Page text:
Ipswich: Irish banking crisis worry for town developments
IPSWICH: The troubled Irish economy might seem a distant concern to people in Suffolk – but it is having a major impact on the development of Ipswich.
Irish banks have major stakes in both of the major Waterfront developments that are currently stalled after their developers went into administration – Regatta Quay and The Mill.
And banks from Ireland are also behind the owners of the former sugar beet factory at Sproughton on the edge of the town.
Irish financiers are also backing the proposed SnOasis development at Great Blakenham – although developer Godfrey Spanner insists that the banking crisis has not affected his plans.
Borough councillor with responsibility for economic development, Richard Atkins, accepted that these sites were unlikely to be completed until a lasting solution to the Irish economic crisis was agreed.
You may also want to watch:
He said: “I know there has been some work finishing off some flats at the Mill, but I don’t expect the heavy work like completing the skeleton at Regatta Quay to get under way until things become clearer in Ireland.
“It is a shame – and I still think the Waterfront has a great future – but we will just have to be patient.”
- 1 Dozzell set for QPR, as Championship clubs show interest in Downes
- 2 Inside quirky off-grid houseboat with stunning river views - yours for £500k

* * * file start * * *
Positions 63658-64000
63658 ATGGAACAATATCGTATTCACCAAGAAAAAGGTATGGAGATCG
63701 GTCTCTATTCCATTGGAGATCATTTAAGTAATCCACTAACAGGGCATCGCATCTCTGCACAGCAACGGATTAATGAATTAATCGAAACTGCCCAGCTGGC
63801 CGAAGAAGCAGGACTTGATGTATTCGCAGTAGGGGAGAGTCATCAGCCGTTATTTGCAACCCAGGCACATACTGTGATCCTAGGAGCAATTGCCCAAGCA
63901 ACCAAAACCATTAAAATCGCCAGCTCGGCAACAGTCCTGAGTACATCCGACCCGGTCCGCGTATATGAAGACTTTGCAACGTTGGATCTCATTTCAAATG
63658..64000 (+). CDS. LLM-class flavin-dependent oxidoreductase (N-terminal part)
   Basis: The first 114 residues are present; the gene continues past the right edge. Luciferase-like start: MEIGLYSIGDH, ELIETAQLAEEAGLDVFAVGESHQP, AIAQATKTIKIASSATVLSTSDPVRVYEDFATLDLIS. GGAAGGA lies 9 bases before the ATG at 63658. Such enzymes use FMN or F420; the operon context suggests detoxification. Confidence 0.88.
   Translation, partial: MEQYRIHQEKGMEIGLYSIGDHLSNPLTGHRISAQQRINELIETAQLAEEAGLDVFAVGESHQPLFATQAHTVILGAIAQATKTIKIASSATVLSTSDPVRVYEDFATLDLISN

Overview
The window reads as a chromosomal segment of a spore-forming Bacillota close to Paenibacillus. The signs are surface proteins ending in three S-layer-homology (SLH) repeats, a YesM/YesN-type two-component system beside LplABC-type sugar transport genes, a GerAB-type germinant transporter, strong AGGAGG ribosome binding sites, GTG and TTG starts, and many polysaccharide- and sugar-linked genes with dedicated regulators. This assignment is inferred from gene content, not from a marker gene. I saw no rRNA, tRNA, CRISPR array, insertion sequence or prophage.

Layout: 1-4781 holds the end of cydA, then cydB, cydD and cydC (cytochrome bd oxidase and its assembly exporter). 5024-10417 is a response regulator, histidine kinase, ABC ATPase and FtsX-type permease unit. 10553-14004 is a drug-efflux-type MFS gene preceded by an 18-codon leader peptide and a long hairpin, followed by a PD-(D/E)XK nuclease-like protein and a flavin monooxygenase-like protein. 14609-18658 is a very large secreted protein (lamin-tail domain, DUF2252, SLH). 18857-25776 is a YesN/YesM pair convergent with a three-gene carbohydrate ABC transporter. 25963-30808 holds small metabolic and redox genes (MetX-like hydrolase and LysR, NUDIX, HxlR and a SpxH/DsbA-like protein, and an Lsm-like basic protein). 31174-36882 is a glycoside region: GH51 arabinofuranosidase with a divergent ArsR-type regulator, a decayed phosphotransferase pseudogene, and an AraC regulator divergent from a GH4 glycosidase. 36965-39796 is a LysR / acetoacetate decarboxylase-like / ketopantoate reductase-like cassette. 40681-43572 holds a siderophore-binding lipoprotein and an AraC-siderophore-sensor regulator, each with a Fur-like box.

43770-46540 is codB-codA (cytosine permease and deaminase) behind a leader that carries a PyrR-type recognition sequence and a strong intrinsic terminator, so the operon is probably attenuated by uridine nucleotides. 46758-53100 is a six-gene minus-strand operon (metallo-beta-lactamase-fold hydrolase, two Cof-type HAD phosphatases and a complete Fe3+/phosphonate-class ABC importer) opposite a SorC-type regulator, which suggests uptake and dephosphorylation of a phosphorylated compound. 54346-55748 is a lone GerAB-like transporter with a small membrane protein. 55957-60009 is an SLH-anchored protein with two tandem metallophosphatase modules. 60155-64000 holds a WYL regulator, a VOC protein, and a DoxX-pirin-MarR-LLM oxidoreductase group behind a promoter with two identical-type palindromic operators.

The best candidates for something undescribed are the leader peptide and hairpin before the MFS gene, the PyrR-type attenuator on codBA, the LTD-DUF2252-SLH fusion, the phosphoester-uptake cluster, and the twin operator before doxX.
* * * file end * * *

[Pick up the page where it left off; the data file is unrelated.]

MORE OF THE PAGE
- 3 Postman who abandoned 'undriveable' van wins unfair dismissal claim
- 4 Man in 20s dies after fall from pub
- 5 GP surgery in 'special measures' after patients and staff raise concerns
- 6 Cyclist hurt in crash with car
- 7 Woman suffers life-threatening injuries after fall from building
- 8 'Spooky' bushes full of caterpillars spotted near Suffolk roads
- 9 Covid infections mapped: 20 postcode areas report three or more cases
- 10 Ipswich Town face fight to keep young midfielder Gibbs with rivals Norwich among interested clubs
There have been signs in the town recently that there is a market for new flats – if the price is right.
One informed observer said: “Some of the prices that had been quoted were simply too high.
“Now that the administrators and their agents are starting to price them more realistically they are finding buyers.”
The Irish government is hoping that some of the “distressed” assets of the nation’s leading banks – which would include developments like those in Ipswich – could be transfered into a new “toxic” bank which would free other banks of much of their debt. The “toxic” bank could then make decisions about the future of its assets which could result in work restarting on developments like those in Ipswich.
n Has the Irish banking crisis affected you? Write to Your Letters, Evening Star, 30 Lower Brook Street, Ipswich, IP4 1AN or e-mail email@example.com